Some would-be GIs such as Zavala would have it no other way, while others who had been leaning toward enlistment have instead adopted a wait-and-see attitude since the hostilities began. Still others who had been rejected earlier now see the Gulf War as improving their chances.

"People want to get involved with the effort over there," said Staff Sgt. Dave Smith, a Marine recruiter in Houston, adding that his office is getting between 50 and 60 calls a week from former Leathernecks looking to rejoin the corps.

"It's very difficult for an ex-Marine to come back in," said Maj. Michael Clark, commander of the Marines' recruiting office in Ft. Lauderdale. "He has to have a critical skill. Since mid-December, it can be a skill that's not that critical, but that can be used."

Some Marine recruiters said their service has been attracting plenty of fresh recruits after the war started. "The phone was ringing off the hook," said Sgt. Joe Steele, spokesman for Marine Corps recruiters in San Diego County. "It was crazy."

In Los Angeles, however, military recruiters are meeting only 50% of their quotas, a spokesman said, adding that much of the drop is directly attributable to the war.

Recruiters said that sometimes the problem is not the potential volunteers, but their parents--whose signatures are necessary before members of the most promising age group, 17-year-olds, can sign up.

"Parents may feel like they don't want their son or daughter to be involved because of the current times," said Sgt. Clemon S. Segura Jr., an Army recruiter in Hawthorne.

Officials point out, however, that recruits would have to undergo months of training before being sent to a war zone--longer than most observers feel the Gulf War will last.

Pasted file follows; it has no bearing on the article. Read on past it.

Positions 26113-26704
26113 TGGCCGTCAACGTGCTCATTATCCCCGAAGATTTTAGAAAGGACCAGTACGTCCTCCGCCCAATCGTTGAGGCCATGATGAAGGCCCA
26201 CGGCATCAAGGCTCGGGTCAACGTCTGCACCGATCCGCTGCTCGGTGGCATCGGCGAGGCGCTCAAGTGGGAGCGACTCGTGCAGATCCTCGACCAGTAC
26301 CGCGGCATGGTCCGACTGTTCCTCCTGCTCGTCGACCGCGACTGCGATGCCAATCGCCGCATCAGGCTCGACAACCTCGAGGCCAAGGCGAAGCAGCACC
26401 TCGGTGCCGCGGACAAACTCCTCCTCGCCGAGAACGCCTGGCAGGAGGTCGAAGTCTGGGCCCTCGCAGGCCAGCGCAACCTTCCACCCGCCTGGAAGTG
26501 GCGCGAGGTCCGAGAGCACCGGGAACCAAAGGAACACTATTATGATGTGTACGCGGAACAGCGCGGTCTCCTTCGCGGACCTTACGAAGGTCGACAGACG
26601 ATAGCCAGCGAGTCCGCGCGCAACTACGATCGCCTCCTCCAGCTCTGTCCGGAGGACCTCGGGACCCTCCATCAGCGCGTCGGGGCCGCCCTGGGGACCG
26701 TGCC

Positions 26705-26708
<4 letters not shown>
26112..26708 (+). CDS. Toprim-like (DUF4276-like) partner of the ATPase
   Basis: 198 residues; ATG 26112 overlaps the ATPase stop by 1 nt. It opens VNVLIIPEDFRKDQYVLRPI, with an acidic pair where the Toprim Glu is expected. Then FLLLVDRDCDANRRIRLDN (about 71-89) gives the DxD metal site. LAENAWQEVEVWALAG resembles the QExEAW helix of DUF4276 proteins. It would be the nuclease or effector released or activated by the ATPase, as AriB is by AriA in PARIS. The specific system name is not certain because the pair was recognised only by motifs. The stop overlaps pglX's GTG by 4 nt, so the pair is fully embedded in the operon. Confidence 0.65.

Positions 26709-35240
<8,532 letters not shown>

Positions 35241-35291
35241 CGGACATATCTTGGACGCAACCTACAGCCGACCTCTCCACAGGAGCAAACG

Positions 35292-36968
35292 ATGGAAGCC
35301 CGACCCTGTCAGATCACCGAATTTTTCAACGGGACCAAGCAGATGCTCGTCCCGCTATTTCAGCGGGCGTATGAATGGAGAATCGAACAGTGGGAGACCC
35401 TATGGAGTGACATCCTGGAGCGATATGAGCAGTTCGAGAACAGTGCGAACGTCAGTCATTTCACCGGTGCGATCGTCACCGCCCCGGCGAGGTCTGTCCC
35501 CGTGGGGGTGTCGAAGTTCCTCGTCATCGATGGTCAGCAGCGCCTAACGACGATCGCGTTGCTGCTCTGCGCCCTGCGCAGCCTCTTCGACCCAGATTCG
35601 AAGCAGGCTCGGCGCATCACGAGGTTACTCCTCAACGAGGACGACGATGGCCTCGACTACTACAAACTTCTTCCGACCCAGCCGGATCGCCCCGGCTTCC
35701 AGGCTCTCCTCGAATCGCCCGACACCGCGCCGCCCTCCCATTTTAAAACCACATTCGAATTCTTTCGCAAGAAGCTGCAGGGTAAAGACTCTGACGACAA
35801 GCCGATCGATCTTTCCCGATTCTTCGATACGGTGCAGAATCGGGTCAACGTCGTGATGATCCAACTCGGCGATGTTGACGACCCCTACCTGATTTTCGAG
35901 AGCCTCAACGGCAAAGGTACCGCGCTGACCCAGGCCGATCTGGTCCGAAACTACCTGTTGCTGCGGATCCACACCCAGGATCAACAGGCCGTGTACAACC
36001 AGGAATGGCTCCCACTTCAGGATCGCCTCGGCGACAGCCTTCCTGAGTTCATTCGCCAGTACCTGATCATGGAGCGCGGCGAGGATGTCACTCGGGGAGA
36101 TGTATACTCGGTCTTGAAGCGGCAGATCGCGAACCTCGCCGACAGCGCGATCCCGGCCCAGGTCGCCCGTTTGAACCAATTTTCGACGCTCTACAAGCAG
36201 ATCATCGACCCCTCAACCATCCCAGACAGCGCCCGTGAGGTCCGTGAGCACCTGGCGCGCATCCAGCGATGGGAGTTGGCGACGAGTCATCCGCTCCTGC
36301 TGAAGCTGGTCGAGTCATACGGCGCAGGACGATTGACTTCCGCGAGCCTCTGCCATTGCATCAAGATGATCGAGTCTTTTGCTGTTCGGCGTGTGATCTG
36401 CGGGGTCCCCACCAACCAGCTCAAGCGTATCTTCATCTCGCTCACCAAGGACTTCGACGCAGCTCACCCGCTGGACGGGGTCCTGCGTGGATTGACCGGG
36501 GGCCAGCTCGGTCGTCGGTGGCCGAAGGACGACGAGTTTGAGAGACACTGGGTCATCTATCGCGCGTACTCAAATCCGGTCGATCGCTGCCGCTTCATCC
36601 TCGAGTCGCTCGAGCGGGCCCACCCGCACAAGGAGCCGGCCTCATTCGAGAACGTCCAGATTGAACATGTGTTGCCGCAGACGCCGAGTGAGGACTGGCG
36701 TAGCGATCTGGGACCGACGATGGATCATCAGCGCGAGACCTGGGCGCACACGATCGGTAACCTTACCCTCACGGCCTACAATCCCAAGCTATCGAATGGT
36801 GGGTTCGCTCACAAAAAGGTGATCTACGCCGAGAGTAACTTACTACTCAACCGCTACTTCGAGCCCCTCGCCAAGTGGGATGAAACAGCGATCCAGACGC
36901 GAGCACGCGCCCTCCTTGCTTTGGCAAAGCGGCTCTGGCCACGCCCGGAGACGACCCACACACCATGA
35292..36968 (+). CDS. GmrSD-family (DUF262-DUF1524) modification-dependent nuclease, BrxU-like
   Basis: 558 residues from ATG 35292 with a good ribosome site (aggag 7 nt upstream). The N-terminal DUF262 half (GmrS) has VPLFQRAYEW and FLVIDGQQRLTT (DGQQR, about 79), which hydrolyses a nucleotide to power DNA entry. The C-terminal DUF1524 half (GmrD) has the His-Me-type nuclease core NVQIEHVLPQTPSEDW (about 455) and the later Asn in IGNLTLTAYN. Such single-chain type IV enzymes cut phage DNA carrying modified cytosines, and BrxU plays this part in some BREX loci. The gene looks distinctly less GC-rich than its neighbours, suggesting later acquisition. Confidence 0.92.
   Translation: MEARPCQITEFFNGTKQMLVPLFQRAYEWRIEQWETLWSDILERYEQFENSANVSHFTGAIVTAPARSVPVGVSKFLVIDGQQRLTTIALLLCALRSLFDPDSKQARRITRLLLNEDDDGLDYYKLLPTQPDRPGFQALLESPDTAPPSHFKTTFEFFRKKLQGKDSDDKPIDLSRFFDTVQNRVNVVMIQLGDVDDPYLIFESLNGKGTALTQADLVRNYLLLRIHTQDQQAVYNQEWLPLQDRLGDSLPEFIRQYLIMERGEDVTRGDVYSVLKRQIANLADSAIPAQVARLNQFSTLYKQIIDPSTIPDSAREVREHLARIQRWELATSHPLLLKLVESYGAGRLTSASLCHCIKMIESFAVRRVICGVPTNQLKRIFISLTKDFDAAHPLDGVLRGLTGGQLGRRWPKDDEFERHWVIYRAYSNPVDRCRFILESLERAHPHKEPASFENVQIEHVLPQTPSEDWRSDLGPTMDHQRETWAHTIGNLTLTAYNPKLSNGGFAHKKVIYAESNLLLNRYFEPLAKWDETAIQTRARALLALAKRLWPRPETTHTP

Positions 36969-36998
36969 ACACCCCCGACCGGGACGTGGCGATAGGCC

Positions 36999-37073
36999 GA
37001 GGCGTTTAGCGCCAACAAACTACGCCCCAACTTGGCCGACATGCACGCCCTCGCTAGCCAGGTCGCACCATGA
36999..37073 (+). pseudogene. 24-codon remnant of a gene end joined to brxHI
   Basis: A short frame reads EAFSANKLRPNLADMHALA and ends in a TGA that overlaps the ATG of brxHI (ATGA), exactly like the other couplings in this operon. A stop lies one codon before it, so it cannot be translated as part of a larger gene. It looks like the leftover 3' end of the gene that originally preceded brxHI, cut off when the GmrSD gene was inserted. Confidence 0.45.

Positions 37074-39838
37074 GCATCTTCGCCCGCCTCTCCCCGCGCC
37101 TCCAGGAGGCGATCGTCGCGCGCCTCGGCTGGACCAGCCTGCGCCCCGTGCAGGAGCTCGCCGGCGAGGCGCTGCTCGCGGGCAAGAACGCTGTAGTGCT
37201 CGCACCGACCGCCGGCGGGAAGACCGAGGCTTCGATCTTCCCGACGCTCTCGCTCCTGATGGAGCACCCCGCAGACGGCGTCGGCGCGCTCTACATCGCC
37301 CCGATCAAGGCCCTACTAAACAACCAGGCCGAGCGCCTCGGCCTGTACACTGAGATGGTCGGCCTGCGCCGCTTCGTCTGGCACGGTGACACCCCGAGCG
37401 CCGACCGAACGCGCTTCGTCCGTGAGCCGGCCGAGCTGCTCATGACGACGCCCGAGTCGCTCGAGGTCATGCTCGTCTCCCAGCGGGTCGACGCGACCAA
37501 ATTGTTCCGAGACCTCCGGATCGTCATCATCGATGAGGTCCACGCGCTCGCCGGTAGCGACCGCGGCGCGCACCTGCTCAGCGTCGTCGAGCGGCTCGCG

Jason Russo, 17, was in the Hawthorne recruiting office completing the paperwork that will enlist him as soon as he graduates from Leuzinger High School in Lawndale.

"My friends think I'm crazy," he said. "They think it's not right to die for oil. . . . It's not just for oil. It's to stop this guy"--this Saddam Hussein.

At the Army recruiting station in El Monte, Neli Caceres, 27, a medical clerk at Downey Community Hospital, said friends were amazed at her decision to enlist. "There's not a single person who doesn't tell me I'm crazy," she said. "I just say, 'I want to go.' "

While the war's effect on recruitment remains unclear, recruiters occasionally have become targets of more than just new enlistees.

Sgt. Carolyn Engler, a recruiter in Glendale, said someone threw a trash barrel at a car driven by a fellow recruiter over the weekend, and other recruiters said they have been cursed or shouted at as they worked the streets.

Engler said: "I wore my blue-jean jacket over my uniform when I came to the office because I am afraid of these 'peaceful' demonstrators."

Times staff writers Paul Lieberman and Edmund Newton contributed to this report, along with staff members in various bureaus.